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20 December 2008

Working with trees

A two day workshop in Ely, with the guys from East Cambridgeshire District Council who maintain the trees to make a living willow structure in the form of a giant eel trap. It was a delight to do this, they had an understanding of the land, the plants and their surroundings. Including the people who come and chat or just watch the work being done.
There are three varieties of willow used for the structure, traditional osier willow, Goat willow which is a hedgerow native and Salix Gracilistyla Melanostachys, a beautiful pussy willow.
I look forward to seeing it used by all ages in the Cherry Hill Park for several years.

06 December 2008


The beacon structure will move from Holt Country Park soon, to go to Haddenham Gallery, Cambridgeshire. But this does not mean it will lose relationship with the North Norfolk coast, in fact I have only just received this from Jerry Seaborn. Thank you to all who are still sending messages, for generosity in sharing your pictures and memories of Light-Lines.
The long gap since my last posting has been because I have been involved in conversations, going back to growing and using willow and vegetables, back to the physical and reviewing my use of online research and making.
I always feel as though the year closes now and for most living things in the UK climate it is a time of death or sleep; waiting to renew, so it is good to know that we will enjoy long days and sunshine again next year! Look out for dates when I will be leading workshops and walks next year under the title of 'Weaving a Walk'

11 September 2008

A new place for Light-Lines

My last visit to Light-Lines last week was to move it to a new site. It was a strange experience and I found the disruption surrisingly disturbing; visitors have continued to add elements and decorations. It really did become a local landmark, I met visitors who have been regularly during the two months and those who were coming across it for the first time. All asked why it should be removed, although having some reservations I am sure that it is not a good thing to leave it. Part of the message of Light-Lines is that nothing is permanent in the landscape, especially on this moving coast.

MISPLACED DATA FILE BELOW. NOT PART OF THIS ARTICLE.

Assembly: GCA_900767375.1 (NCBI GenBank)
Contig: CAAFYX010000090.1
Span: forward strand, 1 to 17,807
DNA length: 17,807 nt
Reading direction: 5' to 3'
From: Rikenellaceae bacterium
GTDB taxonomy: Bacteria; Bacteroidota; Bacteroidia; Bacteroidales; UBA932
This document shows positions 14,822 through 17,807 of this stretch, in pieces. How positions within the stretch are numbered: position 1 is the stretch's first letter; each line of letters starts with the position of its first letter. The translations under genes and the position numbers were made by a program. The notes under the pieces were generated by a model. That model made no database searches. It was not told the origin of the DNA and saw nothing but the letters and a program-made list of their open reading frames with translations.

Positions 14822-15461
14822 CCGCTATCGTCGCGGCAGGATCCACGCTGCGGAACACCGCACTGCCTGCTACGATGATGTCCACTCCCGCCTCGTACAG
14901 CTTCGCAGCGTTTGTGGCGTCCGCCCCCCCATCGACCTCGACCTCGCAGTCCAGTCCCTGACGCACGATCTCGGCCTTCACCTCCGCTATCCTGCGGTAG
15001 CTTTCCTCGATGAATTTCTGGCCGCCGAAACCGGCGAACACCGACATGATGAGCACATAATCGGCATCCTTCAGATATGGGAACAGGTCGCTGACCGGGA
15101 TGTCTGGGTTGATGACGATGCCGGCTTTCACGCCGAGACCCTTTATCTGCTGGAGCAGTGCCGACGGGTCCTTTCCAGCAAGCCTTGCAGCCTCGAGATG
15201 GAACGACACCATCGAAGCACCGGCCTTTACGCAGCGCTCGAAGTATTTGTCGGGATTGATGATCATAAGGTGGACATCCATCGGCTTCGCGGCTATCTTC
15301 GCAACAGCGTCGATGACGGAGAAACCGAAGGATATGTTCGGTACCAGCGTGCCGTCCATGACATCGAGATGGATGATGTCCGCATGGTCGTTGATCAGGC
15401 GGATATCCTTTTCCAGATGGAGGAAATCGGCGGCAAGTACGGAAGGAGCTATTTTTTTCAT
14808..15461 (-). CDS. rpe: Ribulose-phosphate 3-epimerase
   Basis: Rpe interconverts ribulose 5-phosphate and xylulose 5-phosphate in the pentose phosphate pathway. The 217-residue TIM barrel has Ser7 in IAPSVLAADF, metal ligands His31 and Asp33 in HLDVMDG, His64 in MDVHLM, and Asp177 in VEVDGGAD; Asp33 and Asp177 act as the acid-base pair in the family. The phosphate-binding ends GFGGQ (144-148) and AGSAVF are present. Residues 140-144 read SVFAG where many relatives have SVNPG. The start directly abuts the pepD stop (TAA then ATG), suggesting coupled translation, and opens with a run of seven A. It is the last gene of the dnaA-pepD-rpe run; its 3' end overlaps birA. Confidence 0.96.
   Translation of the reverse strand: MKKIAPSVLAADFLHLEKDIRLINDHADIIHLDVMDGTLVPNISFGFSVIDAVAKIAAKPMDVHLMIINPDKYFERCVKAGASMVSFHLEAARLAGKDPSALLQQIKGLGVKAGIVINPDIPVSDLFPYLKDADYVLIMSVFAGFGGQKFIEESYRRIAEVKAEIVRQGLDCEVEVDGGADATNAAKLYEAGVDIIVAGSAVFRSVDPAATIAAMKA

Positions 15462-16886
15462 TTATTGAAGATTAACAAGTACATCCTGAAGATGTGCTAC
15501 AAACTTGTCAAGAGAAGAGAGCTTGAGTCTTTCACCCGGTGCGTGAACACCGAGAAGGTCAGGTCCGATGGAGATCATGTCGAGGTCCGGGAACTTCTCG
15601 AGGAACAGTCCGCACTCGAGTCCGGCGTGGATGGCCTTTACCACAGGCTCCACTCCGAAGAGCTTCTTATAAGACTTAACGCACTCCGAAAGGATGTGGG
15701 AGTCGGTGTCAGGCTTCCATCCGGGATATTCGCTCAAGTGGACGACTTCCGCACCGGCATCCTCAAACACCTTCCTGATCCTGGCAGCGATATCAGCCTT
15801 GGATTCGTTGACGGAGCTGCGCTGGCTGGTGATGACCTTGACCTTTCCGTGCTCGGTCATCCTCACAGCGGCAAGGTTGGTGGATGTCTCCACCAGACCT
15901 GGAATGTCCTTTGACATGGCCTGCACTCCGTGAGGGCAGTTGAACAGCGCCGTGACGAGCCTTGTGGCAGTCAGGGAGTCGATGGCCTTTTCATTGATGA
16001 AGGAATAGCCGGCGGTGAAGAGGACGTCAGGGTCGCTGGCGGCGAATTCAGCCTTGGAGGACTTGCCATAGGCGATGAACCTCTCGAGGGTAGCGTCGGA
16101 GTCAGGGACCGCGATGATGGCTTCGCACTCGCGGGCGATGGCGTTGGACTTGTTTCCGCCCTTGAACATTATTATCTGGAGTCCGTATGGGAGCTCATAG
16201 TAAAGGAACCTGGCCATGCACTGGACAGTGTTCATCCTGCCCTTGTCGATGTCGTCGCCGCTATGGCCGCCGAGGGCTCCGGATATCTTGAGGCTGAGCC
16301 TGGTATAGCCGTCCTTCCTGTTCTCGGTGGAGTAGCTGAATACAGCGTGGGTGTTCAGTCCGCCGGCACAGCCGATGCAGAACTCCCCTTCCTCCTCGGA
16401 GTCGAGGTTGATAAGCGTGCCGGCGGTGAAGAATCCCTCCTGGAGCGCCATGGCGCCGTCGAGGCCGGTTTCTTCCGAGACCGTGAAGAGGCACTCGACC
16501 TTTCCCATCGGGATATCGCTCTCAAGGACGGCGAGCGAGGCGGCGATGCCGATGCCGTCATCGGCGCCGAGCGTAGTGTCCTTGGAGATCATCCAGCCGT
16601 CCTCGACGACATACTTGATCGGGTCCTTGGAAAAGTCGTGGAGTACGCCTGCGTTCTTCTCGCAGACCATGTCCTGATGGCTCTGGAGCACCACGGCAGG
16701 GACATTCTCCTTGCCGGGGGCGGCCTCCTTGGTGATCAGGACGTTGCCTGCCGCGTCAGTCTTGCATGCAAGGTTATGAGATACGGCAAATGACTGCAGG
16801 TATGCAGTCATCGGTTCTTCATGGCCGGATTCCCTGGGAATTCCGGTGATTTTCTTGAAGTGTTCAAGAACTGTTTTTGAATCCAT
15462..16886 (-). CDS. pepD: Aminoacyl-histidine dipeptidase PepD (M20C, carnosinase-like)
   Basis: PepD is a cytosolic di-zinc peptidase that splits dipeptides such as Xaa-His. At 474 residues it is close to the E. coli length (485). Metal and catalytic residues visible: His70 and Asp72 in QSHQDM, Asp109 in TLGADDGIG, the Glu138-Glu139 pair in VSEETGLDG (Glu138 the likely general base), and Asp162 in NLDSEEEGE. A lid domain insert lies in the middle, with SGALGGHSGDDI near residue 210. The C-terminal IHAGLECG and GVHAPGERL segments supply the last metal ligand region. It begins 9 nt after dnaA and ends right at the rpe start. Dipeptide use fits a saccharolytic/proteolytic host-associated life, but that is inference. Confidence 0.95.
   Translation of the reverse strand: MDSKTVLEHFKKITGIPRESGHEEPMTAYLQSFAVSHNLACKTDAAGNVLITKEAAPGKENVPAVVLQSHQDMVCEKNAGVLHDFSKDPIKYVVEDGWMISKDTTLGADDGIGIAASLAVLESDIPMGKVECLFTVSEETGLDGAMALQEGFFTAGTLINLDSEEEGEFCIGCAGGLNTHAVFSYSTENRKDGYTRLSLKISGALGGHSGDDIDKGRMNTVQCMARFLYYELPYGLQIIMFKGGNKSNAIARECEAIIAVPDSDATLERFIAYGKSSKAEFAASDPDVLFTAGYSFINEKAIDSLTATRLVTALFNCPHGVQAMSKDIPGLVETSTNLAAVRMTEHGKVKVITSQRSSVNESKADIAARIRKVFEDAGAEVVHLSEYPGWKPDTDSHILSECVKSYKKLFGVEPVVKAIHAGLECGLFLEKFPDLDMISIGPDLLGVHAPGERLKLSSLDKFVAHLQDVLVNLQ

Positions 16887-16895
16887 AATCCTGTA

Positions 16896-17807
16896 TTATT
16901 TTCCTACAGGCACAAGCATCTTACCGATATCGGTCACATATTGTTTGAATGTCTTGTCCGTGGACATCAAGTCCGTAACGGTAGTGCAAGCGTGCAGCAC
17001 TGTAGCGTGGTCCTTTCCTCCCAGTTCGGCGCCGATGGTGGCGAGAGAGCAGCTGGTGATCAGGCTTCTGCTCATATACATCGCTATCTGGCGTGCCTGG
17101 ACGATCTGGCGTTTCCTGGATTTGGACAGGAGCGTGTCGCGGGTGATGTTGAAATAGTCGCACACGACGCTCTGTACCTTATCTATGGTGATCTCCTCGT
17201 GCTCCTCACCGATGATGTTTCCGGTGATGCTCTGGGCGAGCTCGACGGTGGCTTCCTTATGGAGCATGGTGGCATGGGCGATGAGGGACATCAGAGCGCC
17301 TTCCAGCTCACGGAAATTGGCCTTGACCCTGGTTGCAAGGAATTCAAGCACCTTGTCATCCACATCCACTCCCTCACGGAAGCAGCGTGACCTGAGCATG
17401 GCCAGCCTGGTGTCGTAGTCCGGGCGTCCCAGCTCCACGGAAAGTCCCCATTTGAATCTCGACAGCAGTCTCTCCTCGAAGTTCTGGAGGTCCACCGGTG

The work is now installed at Holt Country Park, thanks to help from site Ranger Rob Goodfiffe. This is a very different venue, the scale and atmosphere of it's surroundings change the feel of the work. I am not sure how long it will stay for, probably until it has a new coastal site somewhere on the Wash, this site has different environmental issues to highlight. The management and species grown here have changed over generations, as always none are permanent. Areas that have been woodland, growing trees for commercial practices, are now being planned for open meadow land.

In addition I found this on You-Tube, it is from someone who visited Light Lines at Salthouse Beach. Great to hear how it was used by so many people. If you have five minutes to see and hear two short stories go here

22 August 2008

A break

I took a break, a holiday sailing on the north coast of Spain. Brilliant sunshine and good winds, some rain but not enough to spoil the sailing. All the towns had some public art, mostly related to fishing or sea travel. I think the one I liked most was this strange little relief. It reminded me of the graffiti in Salthouse church.

04 August 2008


The final day of Salthouse 08. Un-making is part of the Slow process, understanding what I have made and seeing the effect on people and environment. Salthouse has been a good example.